Removing Tree Pitch

By , October 25, 2013

Working in the woodpile and forest, pitch can be a real problem. Around our homestead, spruce and hemlock sap can make our hands sticky, gum up work gloves, and stain clothing. On warmer days it even drips from the canopy above into our hair.

Removing pitch has become a frequent activity for us. We’re reluctant connoisseurs of pitch removing methods.

The best agent to remove pitch has, for years, been oil of some kind. Butter has its devotees; mayonnaise is a popular solution. A dollop of either will remove pitch from skin fairly easily. The problem comes when the pitch to be removed sticks to clothing. These remedies may remove most or all of the pitch, but they’ll leave a greasy stain on clothes that may even be worse than the pitch itself.

We’ve discovered something much better than oils for removing pitch: hand sanitizer.

Just about any brand hand sanitizer will remove pitch and other stickum (such as stick-on labels) quickly and easily. In some, but not all cases (depending on the type of fabric) it may eliminate it altogether, as it will if used on skin. Because the substance is alcohol based, once the pitch is gone, the spot dries quickly.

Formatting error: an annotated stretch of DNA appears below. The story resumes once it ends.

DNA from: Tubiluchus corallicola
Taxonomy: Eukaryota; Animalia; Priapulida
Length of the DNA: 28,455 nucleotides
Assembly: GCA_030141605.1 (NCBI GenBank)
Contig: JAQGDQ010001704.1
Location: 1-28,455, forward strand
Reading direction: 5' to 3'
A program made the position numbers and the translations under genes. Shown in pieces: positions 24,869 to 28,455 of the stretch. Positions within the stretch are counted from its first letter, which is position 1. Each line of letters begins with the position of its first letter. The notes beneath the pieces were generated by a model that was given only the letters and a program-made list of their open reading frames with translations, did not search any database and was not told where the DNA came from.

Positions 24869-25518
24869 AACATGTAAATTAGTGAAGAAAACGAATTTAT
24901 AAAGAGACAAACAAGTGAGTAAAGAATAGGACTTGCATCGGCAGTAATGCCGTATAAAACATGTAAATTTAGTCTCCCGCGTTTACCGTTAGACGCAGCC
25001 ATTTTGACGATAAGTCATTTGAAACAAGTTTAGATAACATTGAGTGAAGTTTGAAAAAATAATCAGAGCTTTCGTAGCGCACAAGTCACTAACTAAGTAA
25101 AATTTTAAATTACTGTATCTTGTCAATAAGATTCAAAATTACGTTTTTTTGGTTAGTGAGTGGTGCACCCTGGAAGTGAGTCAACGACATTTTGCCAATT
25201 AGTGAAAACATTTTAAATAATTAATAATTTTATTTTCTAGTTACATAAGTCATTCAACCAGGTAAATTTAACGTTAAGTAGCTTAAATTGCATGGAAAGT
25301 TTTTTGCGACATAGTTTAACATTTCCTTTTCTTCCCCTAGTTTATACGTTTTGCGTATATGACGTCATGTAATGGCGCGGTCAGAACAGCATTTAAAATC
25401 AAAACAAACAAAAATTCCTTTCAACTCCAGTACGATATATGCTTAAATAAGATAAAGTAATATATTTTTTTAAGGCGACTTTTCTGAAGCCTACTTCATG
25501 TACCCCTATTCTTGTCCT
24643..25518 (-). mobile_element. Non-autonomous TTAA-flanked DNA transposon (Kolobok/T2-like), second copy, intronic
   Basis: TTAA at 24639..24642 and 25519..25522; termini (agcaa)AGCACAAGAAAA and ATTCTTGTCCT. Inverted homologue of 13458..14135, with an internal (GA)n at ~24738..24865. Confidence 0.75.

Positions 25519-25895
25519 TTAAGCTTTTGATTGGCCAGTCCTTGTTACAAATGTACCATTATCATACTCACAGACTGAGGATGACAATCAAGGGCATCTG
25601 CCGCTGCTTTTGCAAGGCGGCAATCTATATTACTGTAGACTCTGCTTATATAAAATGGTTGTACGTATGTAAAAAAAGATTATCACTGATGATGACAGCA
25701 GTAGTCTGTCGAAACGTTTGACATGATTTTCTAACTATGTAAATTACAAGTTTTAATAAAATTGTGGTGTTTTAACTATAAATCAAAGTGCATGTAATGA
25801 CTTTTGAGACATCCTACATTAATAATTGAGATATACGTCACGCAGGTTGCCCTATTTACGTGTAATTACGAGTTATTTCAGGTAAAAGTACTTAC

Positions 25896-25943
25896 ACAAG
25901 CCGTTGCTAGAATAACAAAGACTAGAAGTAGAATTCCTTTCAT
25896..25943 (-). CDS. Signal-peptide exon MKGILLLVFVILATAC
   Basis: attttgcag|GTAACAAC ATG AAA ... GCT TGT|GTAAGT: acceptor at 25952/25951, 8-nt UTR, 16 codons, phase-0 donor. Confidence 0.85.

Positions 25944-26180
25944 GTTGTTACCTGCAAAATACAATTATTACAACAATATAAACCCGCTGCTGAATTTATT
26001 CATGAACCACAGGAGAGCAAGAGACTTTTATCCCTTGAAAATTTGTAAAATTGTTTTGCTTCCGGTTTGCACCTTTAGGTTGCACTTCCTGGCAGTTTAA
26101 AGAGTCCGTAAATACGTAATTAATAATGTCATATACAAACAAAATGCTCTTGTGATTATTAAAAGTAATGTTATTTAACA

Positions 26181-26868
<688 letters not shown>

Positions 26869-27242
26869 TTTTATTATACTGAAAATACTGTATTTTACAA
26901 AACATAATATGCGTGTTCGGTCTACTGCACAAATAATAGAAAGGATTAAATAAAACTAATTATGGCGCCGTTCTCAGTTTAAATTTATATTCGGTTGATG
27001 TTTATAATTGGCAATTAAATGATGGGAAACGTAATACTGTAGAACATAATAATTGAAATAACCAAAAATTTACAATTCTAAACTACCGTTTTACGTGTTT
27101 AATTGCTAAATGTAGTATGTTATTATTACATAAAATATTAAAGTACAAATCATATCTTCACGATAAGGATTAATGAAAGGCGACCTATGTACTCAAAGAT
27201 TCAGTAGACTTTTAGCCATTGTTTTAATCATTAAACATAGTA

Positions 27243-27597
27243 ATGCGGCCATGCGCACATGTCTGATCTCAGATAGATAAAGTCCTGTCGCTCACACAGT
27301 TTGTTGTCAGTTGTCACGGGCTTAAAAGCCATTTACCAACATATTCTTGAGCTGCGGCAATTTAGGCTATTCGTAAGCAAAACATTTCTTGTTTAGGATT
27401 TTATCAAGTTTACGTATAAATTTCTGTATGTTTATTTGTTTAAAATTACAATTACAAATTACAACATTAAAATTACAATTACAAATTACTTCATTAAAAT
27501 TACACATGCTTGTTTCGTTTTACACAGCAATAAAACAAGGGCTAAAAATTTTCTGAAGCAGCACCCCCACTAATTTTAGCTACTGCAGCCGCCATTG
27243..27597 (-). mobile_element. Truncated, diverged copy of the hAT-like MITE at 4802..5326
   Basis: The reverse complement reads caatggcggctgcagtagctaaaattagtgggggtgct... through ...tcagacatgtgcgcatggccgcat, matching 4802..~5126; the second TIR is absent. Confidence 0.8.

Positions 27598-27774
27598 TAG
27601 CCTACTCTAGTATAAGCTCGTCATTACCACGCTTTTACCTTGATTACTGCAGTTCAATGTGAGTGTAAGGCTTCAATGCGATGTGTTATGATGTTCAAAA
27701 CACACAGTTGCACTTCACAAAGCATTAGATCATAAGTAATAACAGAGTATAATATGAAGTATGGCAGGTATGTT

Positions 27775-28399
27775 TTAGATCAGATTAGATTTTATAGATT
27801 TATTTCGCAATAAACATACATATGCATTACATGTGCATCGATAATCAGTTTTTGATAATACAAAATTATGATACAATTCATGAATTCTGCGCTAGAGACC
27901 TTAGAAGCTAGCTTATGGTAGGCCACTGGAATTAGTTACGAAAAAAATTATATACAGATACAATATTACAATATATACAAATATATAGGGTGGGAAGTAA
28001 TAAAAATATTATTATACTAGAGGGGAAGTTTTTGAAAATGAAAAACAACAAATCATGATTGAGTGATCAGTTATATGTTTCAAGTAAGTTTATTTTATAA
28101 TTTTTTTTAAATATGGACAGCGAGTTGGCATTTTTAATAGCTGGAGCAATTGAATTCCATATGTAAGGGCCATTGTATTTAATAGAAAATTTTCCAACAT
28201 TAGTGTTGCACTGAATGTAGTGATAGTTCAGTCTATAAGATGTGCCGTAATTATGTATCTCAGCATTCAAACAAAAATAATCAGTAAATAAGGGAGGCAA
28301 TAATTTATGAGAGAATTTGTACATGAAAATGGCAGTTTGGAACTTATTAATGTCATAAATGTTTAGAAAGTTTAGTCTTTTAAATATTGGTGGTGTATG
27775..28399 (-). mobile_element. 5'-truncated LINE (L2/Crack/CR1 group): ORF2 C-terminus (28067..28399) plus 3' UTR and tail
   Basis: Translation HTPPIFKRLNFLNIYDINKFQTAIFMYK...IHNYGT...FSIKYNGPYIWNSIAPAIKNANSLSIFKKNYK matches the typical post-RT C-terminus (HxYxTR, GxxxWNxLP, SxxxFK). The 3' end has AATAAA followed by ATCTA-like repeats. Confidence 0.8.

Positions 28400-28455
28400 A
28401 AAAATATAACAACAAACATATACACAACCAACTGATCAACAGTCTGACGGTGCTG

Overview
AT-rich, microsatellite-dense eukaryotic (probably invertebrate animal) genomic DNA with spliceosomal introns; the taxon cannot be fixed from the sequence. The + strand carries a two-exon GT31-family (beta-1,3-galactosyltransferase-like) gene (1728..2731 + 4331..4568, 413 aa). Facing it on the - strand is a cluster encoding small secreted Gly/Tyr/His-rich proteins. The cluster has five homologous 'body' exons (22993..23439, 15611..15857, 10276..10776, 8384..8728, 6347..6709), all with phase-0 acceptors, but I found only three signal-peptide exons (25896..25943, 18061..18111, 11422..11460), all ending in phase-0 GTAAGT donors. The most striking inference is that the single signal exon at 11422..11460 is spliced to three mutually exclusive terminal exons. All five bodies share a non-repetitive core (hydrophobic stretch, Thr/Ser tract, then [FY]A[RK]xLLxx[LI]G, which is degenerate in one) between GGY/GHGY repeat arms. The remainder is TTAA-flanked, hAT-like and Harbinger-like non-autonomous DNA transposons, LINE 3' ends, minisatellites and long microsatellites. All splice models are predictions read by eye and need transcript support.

That, however, is the one danger to using hand sanitizer this way. There are reports that the fast evaporating alcohol can be highly flammable. I’ve never cared to test the truth of the reports of people being badly burned because of hand sanitizer, which may eventually prove to be urban legends, but I would advise against allowing your cleaned item too near a heat source or open flame until it’s thoroughly dry. We avoid feeding the wood stove or working over the propane stove immediately after using hand sanitizer for this reason.

We keep hand sanitizer ready on our “homestead” for a variety of purposes. We have pump bottles on hand in the outhouse, by the front door, even at the kitchen sink. This comes in very handy when we get pitch on ourselves.

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